• Regulation is increasing – in recent years, tax regulation has become a point of public discussion more frequently and in more detail, including the above-mentioned Country-by-Country Reporting Directive, BEPS and the Foreign Subsidies Regulation;

  • Voluntary reporting is becoming increasingly complex – businesses should understand the difference between reporting standards, principles-based disclosures, rating agency criteria and stakeholder preferences before deciding how to begin voluntary reporting; and

  • Investors are increasingly evaluating tax sustainability – investors are requesting information to assess the value impact of the tax strategy and governance policies that an organisation has adopted from an ESG perspective.

More investors are making ESG and tax transparency part of their investment strategy and sustainable finance initiatives. As a consequence, there has been a mounting interest in taxation as a ‘steering instrument’ for making an impact through a contribution to society and to the ESG agenda. But one thing has become clear: not all businesses are at the same point in their tax transparency journey, and not all have the same tax transparency destination.

Read the full article on KPMG’s website.

Click here to access more KPMG Future of Tax content.

more across site & bottom lb ros

More from across our site

Experts from TP tech provider Aibidia also warned ITR that companies ignoring pillar two is a ‘huge issue’ and a ‘red flag’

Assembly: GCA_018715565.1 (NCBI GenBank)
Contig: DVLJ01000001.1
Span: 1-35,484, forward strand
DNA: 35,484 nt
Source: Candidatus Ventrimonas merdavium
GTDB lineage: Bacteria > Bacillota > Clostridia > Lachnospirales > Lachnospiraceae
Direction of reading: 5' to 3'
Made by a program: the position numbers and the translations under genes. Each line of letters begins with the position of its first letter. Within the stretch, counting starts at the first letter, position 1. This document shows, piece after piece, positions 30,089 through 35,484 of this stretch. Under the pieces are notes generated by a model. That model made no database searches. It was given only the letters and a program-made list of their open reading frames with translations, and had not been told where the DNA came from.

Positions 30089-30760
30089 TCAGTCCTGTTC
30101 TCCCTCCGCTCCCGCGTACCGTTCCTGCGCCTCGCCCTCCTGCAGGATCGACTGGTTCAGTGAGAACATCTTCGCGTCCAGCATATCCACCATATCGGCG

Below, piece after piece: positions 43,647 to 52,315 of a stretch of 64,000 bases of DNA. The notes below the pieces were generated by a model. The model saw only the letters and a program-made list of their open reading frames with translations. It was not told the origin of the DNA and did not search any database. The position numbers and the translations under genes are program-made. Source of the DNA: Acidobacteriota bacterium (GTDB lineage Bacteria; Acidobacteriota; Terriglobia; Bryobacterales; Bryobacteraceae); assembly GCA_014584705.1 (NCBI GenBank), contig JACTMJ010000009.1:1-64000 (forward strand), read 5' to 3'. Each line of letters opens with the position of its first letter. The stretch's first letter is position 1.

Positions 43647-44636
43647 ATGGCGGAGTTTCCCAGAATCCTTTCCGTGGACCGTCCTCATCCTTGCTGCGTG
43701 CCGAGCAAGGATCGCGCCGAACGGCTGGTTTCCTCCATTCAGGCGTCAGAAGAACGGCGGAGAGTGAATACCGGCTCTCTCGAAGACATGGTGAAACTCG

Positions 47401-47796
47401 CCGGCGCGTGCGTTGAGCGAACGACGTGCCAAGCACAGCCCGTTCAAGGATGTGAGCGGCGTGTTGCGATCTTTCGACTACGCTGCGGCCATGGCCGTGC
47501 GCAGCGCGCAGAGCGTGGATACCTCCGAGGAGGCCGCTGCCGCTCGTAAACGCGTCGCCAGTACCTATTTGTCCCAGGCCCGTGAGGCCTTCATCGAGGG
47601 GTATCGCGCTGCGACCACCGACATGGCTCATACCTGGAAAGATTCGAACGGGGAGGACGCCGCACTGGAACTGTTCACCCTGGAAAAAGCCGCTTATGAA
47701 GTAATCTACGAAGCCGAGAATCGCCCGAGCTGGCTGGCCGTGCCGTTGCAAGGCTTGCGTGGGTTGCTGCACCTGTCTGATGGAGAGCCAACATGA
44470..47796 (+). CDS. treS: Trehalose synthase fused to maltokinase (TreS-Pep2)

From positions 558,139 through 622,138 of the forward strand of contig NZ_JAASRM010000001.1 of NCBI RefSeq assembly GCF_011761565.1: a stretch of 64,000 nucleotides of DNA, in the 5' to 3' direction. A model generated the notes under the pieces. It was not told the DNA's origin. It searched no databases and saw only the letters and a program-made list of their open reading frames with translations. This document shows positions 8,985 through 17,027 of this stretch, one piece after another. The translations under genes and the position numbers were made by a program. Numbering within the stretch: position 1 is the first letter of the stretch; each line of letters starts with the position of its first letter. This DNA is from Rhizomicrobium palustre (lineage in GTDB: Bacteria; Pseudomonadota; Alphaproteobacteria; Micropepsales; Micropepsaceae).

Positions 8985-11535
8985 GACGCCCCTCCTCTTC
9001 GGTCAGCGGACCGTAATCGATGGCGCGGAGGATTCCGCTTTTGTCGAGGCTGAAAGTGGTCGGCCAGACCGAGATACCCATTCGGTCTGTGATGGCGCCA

Hanno Berger was originally handed an eight-year sentence over an estimated $11 billion tax fraud; while in other news, France calls for minimum tax on the super-rich
Amount B is meant to increase simplicity and reduce uncertainty, but US TP specialists claim it may lead to controversy
Tax Foundation economist Alan Cole also signalled that pillar two has a 'considerable chance' of failing
The Labour Party is working hard to convince business that it will bring stability to tax policy if it wins the next UK general election. But it will be impossible to avoid creating winners and losers
Burrowes had initially been parachuted into the role last summer to navigate the fallout from the firm’s tax leaks scandal
Barbara Voskamp is bullish on hiring local talent to boost DLA Piper’s Singapore practice, and argues that ‘big four’ accountants suffer from a stifled creativity
Chris Jordan also said that nations have a duty to scrutinise the partnership structures of major firms, while, in other news, a number of tax teams expanded their benches
KPMG has exclusive access to the tool for three years in the UK, giving it an edge over ‘big four’ rivals
But the US tax agency’s advice is consistent with OECD guidance and shouldn’t surprise anyone, other experts tell ITR
Gift this article